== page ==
鶹Ů

Choir

 

 

The is one of the UK’s leading collegiate choirs, with a world-wide reputation based on its extensive and broadcasting, and on its highly acclaimed and imaginative . The choir consists of around 24 singers and 2 organists. Members of the choir include undergraduates and postgraduates at Caius and other colleges, reading a wide range of subjects across the Arts and Sciences. Visit for more information for prospective choir members and organists about how to join. 

 

"Such poise and technical control from a college choir, with its constant turnover of undergraduate voices, is remarkable"

BBC Music Magazine

 

General enquiries should be directed to the Choir Administrator:

Claire Wheeler, 鶹Ů, Cambridge, CB2 1TA
Telephone: 01223 332411
Email: choir@cai.cam.ac.uk


 

The choir’s regular work consists of singing week by week during term, performing an impressive range of sacred music from all periods. Out of term the choir gives at home and abroad, appearing in prestigious concert series in the UK such as the Aldeburgh Festival and Spitalfields Festival in London, and performing in concert halls and churches across the world from America to China. The choir has sung with several professional orchestras including the Philharmonia Baroque of San Francisco (Handel), L’Orchestre National Bordeaux-Aquitaine (Bach, Haydn), the Aurora Orchestra (Schubert) and the Royal Philharmonic Orchestra (Holst).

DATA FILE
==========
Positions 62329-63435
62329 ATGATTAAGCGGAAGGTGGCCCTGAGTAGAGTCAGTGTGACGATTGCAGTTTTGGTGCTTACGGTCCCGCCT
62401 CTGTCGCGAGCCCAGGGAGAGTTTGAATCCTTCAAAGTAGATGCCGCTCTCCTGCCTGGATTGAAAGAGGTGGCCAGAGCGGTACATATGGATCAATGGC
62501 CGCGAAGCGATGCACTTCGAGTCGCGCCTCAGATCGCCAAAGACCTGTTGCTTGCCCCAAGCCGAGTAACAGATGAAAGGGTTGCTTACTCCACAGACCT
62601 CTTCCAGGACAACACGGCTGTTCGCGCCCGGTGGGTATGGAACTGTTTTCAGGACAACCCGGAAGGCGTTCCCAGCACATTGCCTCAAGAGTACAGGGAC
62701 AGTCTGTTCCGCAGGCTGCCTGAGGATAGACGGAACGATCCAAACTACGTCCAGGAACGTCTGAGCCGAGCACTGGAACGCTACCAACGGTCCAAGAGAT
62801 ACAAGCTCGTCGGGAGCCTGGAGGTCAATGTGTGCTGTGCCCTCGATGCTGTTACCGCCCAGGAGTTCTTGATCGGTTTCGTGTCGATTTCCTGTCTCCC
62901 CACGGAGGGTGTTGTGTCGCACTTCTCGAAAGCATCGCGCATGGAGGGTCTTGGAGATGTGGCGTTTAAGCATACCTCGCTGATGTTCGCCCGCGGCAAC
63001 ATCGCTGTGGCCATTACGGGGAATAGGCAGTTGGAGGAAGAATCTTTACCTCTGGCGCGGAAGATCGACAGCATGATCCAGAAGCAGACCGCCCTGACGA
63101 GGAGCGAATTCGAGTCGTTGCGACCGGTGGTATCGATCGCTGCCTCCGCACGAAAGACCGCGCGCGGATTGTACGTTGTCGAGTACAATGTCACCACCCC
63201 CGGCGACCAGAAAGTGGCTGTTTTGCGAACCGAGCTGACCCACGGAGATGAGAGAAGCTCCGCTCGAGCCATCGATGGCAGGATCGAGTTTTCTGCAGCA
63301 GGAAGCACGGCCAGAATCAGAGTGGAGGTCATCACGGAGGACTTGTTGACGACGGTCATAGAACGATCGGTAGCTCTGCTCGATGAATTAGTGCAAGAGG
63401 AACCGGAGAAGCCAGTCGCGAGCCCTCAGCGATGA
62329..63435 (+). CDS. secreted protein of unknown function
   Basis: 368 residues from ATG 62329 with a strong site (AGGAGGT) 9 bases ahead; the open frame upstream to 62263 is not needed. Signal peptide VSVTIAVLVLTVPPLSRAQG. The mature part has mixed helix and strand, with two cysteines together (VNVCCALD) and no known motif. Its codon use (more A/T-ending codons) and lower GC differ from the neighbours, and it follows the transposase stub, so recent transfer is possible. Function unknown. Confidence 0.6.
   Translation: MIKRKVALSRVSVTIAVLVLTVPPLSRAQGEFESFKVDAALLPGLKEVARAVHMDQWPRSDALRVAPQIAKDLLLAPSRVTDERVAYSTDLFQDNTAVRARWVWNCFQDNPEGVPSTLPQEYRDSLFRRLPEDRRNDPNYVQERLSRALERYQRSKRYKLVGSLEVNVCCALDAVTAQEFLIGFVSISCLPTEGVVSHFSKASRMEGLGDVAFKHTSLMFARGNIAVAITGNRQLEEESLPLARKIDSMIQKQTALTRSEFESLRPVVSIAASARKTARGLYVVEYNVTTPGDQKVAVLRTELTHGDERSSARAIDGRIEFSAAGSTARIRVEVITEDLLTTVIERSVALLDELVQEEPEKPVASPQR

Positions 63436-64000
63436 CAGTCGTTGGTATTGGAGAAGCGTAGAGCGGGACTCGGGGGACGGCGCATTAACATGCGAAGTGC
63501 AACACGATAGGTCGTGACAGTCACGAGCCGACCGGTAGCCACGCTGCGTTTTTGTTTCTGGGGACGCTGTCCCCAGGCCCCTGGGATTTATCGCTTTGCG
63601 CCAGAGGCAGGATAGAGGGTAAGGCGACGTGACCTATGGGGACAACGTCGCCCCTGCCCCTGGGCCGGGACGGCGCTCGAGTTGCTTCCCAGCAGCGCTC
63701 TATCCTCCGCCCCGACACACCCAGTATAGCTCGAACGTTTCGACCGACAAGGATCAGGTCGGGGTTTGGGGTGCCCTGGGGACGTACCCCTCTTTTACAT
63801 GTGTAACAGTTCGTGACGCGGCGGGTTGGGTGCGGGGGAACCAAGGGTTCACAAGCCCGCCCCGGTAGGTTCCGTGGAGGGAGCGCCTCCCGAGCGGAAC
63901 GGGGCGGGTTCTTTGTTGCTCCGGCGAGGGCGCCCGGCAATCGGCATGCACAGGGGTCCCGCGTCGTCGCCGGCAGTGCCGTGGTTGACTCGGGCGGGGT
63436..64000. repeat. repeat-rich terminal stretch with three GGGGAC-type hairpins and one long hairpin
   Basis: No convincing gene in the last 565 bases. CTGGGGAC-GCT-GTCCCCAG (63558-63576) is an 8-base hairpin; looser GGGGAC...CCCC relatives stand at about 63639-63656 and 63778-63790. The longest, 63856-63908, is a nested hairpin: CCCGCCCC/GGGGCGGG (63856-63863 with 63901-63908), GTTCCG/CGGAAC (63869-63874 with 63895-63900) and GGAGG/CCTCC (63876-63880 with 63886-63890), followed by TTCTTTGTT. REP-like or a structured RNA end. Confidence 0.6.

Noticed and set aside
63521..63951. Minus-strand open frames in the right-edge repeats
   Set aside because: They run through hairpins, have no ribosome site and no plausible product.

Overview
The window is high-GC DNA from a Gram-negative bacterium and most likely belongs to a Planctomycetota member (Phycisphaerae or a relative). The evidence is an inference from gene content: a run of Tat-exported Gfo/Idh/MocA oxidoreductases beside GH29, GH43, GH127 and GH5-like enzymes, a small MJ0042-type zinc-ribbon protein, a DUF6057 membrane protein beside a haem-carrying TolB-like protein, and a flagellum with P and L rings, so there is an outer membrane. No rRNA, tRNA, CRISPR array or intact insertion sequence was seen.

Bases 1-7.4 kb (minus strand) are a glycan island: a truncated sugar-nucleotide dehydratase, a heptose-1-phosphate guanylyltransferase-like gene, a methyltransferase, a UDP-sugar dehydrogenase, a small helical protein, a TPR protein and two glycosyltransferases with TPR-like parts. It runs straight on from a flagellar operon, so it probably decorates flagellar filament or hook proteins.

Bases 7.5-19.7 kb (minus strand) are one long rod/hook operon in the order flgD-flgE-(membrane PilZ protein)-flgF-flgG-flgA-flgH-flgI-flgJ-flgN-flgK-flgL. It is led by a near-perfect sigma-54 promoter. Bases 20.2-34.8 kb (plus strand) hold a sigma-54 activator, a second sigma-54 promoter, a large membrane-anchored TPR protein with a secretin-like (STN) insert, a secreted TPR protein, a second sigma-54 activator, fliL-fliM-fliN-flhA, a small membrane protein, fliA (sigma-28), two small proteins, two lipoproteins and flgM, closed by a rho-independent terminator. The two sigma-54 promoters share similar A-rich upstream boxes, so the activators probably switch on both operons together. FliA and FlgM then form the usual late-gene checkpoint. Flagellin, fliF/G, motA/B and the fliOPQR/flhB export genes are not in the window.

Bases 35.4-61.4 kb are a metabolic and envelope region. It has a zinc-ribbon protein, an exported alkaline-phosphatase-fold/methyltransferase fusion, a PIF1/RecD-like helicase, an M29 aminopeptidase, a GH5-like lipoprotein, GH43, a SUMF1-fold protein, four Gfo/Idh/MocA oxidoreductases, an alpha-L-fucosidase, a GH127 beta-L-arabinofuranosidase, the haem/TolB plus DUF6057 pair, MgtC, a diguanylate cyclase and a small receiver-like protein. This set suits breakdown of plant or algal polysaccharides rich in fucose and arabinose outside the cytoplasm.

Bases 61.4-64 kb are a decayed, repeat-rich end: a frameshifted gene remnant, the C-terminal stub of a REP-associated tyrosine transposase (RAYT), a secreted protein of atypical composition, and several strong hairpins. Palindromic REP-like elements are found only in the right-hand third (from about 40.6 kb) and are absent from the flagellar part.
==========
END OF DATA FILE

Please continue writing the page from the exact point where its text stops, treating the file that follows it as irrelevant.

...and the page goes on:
The choir has a notable reputation for commissioning and performing new music, by composers such as Judith Weir, James MacMillan, Richard Causton, Gabriel Jackson and Robin Holloway (a Fellow of the College). The choir’s have been internationally recognised for their quality and innovative approach to repertoire through excellent reviews and by featuring as Critics’ Choice in Gramophone magazine and Choral CD of the month in the BBC Music Magazine. Broadcasts of Choral Evensong on BBC Radio 3 have included programmes of Russian and Bulgarian Orthodox music, Tallis’s Spem in alium, a service of music composed entirely by students at the College, and South African music broadcast from Johannesburg.

The College’s musical tradition began at the end of the nineteenth century with a choir of men and boys, founded by the celebrated composer of Anglican church music Charles Wood, and later became an exclusively undergraduate male choir under Wood’s successor the composer Patrick Hadley. Hadley was succeeded by Peter Tranchell, under whose direction the choir became mixed in 1979, and Geoffrey Webber directed the choir from 1989 until 2019. The current Precentor is